Republicans have insisted that the George W. Bush-era rates be extended for all taxpayers, a move that would maintain the top tax rate at 35 percent. Democrats, including Obama, have called for the Bush rates for the wealthy to expire, a move that would send the top rate to 39.6 percent and raise about $850 billion in revenue over the next decade.

In a news conference two weeks ago, Obama suggested that he was open to setting the top rate somewhat lower than 39.6 percent; some Democrats have suggested a rate as low as 37 percent. Obama expressed that openness more directly this week, Bowles said, saying some of the $800 billion could come from limiting deductions and other tax breaks, as Republicans prefer.

The White House believes “that the only way you can make it real is to have it come in the form of higher rates. But it all doesn’t have to come out in the form of higher rates. Some of it can come in the form of deductions and credits,” Bowles said. “I heard it not only from the team but from the president.”

At the Capitol, Boehner was firm in his insistence that Republicans would not compromise on tax rates. During a closed-door meeting of House Republicans on Tuesday morning, Boehner brushed aside a suggestion from Rep. Tom Cole (Okla.) that Republicans acquiesce to Democratic demands to pass legislation that would extend the Bush tax cuts only for income under $250,000 a year.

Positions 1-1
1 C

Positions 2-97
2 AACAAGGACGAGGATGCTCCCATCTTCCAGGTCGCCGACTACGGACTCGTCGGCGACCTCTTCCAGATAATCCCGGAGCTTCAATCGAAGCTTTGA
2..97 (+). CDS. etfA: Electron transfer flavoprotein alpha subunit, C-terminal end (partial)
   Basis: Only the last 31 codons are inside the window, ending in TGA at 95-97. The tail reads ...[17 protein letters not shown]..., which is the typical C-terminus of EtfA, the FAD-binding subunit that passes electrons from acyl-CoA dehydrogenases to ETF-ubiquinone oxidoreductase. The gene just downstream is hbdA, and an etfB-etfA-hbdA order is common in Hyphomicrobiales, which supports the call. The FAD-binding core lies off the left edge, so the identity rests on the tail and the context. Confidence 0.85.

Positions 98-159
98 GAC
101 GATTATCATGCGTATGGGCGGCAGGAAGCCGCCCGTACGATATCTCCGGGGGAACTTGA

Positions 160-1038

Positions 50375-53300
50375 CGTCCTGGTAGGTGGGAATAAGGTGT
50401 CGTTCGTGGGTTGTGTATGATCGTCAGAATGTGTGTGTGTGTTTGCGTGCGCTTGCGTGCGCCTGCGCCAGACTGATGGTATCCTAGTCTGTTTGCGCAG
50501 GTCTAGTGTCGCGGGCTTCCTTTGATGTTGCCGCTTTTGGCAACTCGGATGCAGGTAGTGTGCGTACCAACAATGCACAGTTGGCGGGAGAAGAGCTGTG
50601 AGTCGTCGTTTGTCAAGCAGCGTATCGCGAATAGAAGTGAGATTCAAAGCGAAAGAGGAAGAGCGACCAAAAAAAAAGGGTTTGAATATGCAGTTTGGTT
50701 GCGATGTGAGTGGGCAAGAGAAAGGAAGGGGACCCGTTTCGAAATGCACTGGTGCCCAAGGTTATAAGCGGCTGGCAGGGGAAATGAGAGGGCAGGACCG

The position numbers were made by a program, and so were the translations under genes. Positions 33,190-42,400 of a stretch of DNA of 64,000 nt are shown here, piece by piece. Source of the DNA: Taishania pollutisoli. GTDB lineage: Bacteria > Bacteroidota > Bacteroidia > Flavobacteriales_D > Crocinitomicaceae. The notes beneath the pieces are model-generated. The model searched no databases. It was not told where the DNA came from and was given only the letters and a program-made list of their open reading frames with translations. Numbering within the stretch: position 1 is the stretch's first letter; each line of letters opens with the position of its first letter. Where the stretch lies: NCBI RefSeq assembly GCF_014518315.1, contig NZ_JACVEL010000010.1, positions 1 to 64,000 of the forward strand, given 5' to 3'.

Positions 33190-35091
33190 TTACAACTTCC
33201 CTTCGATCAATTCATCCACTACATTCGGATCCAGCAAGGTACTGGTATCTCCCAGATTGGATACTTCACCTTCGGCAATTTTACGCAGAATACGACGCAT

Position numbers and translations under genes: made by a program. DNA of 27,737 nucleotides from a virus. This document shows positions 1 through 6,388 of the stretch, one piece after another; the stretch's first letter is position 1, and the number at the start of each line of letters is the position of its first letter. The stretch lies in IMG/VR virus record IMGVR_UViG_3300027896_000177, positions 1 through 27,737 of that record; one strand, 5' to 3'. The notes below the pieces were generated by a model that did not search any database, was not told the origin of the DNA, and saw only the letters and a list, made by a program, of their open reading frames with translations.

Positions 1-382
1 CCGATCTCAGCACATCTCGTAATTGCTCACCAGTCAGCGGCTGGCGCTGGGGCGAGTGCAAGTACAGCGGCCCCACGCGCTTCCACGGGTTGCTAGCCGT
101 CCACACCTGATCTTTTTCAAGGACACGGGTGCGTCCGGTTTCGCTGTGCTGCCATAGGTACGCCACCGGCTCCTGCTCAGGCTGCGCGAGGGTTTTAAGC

Cole, a close Boehner ally, told his colleagues that maintaining rates for the vast majority of Americans would be the smart political move. But no other Republican spoke in favor of that position, according to those present. And Boehner later told reporters that he thinks Cole’s position is wrong.

“We’re willing to put revenue on the table as long as we’re not raising rates,” Boehner said.

Negotiations are set to resume Thursday when Geithner and Nabors meet with Boehner and other top Republicans, including Majority Leader Eric Cantor (Va.), Ways and Means Chairman Dave Camp (Mich.) and Budget Committee Chairman Paul Ryan (Wis.). Ryan, fresh off the campaign trail as Republican presidential candidate Mitt Romney’s running mate, has agreed to help Boehner vet ideas and round up GOP support for an eventual deal.

Geithner and Nabors are scheduled to meet separately with Senate Minority Leader Mitch McConnell (R-Ky.), as well as Reid and House Minority Leader Nancy Pelosi (D-Calif.).

Obama, meanwhile, expressed optimism Wednesday about the odds of a deal coming together. Speaking at the Eisenhower Executive Office Building, he urged voters to pressure Congress to freeze tax rates for the middle class, warning that congressional inaction could cost the average family more than $2,000 next year.

“When the American people speak loudly enough, lo and behold, Congress listens,” Obama said, introducing a Twitter hashtag, #My2K, for venting complaints. “My hope is to get this done before Christmas.”

Lori Montgomery covers U.S. economic policy and the federal budget, focusing on efforts to tame the national debt.